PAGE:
J-WAFS Solutions continues to drive innovation: Agrowaste to fertilizer and safe drinking water in rural communities

The Abdul Latif Jameel World Water and Food Systems Lab (J-WAFS) is to fund two more innovative research projects that aim to address food and water challenges facing communities across the globe.

The two technologies are being commercialized by teams at the Massachusetts Institute of Technology (MIT), with support from the J-WAFS Solutions program, which aims to support breakthrough technologies to improve access to food and water.

One project is developing a low-cost, portable reactor unit that enables farmers to turn agricultural waste into an inexpensive fertilizer product. This material, when added to soils, promotes plant growth, increases crop yields, and reduces irrigation needs compared to conventional farming methods.

The second project aims to enable rural communities in developing countries to test E. coli levels in drinking water via an affordable and accessible mobile kit. The technology has already been successfully piloted in Nepal. With this latest grant, the team hopes to improve the test kit’s design and create a marketing and distribution plan to reach communities at risk of water-related diseases from unsafe drinking water.

Both these technologies aim to address issues that can be particularly relevant to communities that face food supply and water safety challenges.

According to a report released by the World Health Organization (WHO) in 2017, approximately 2.1 billion people lack access to safe, readily available water. And according to the Food and Agriculture Organization of the United Nations (UNFAO), 70% more food will be needed by 2050. Developing technologies that are accessible and relevant to the people most affected by these challenges can help reduce these statistics.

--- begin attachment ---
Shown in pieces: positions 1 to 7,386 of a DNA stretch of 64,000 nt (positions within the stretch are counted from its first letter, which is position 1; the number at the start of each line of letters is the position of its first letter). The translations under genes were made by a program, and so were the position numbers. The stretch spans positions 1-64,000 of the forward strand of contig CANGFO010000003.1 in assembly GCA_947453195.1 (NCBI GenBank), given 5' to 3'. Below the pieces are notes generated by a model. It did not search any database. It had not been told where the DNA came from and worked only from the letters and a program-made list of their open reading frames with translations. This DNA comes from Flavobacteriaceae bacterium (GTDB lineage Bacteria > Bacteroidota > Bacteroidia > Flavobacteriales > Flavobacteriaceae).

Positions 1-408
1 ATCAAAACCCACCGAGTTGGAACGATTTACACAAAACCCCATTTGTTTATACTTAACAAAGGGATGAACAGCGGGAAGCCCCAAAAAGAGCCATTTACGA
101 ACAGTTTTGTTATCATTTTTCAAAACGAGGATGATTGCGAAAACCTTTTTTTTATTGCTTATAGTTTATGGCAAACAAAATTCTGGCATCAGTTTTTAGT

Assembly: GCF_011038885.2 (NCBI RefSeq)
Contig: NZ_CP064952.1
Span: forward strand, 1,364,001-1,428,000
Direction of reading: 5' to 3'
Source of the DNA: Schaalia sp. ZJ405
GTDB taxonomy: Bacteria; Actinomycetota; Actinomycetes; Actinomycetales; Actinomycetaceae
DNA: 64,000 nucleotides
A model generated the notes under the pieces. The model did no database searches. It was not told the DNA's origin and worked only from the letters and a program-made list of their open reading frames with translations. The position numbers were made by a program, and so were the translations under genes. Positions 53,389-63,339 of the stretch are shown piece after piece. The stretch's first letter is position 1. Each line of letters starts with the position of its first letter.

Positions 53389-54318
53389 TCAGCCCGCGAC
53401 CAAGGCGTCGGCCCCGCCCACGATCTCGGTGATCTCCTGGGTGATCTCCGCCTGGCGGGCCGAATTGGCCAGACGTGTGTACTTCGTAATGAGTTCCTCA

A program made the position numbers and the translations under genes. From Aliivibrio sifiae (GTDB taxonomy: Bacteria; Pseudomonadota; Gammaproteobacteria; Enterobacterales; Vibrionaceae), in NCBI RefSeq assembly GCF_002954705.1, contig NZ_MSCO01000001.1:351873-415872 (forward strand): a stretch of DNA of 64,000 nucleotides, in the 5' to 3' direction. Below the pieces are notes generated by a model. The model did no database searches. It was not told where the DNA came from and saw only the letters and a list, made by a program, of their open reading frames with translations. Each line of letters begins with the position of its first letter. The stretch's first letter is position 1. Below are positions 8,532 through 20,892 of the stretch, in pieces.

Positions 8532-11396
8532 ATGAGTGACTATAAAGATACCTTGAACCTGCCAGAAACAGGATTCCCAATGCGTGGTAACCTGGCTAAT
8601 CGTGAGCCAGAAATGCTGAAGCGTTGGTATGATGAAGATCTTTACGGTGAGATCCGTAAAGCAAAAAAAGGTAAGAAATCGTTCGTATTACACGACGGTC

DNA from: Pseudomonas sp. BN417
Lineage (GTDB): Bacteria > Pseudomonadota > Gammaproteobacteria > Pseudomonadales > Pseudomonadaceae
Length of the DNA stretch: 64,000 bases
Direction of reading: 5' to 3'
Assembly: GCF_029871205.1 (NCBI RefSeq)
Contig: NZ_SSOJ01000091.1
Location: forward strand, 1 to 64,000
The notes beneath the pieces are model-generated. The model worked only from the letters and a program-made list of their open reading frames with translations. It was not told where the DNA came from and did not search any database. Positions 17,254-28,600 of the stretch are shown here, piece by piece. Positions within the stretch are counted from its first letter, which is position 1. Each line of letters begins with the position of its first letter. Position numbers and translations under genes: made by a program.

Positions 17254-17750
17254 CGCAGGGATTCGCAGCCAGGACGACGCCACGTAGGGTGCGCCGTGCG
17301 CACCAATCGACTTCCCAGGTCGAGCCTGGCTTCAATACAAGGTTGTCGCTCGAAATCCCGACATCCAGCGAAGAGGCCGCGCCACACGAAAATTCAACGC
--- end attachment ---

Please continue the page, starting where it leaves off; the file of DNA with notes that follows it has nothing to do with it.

Both new technologies have the potential for high impact in the Middle East and North Africa region. The risk of E. coli, in particular, has been felt acutely in Saudi Arabia and other countries of the Gulf Cooperation Council (GCC). A 2016 paper in the Saudi Medical Journal published in participation with the GCC’s Centre for Infection Control issued an urgent call for action against antimicrobial resistance in Saudi Arabia, noting the rise of E. coli in Saudi Arabia.

Fady Jameel, President of Community Jameel International, said: “With rising populations, climate change and urbanization, we need to start taking action now to meet the world’s future needs for food and water.

Community Jameel is proud to be a key partner of MIT in tackling some of the most pressing issues related to food and water safety and security in the Middle East and around the world.

Launched in 2014 by MIT and Community Jameel, J-WAFS Solutions grants provide one year of financial support. This is accompanied by mentorship from industry partners and additional networking and guidance, supporting project teams as they advance their technologies toward commercialization.

Last year, J-WAFS announced support for other new technologies that use wood as a low-cost water filter; apply smartphone technology to detect harmful bacteria in food; and test the quality of milk via a handheld device.

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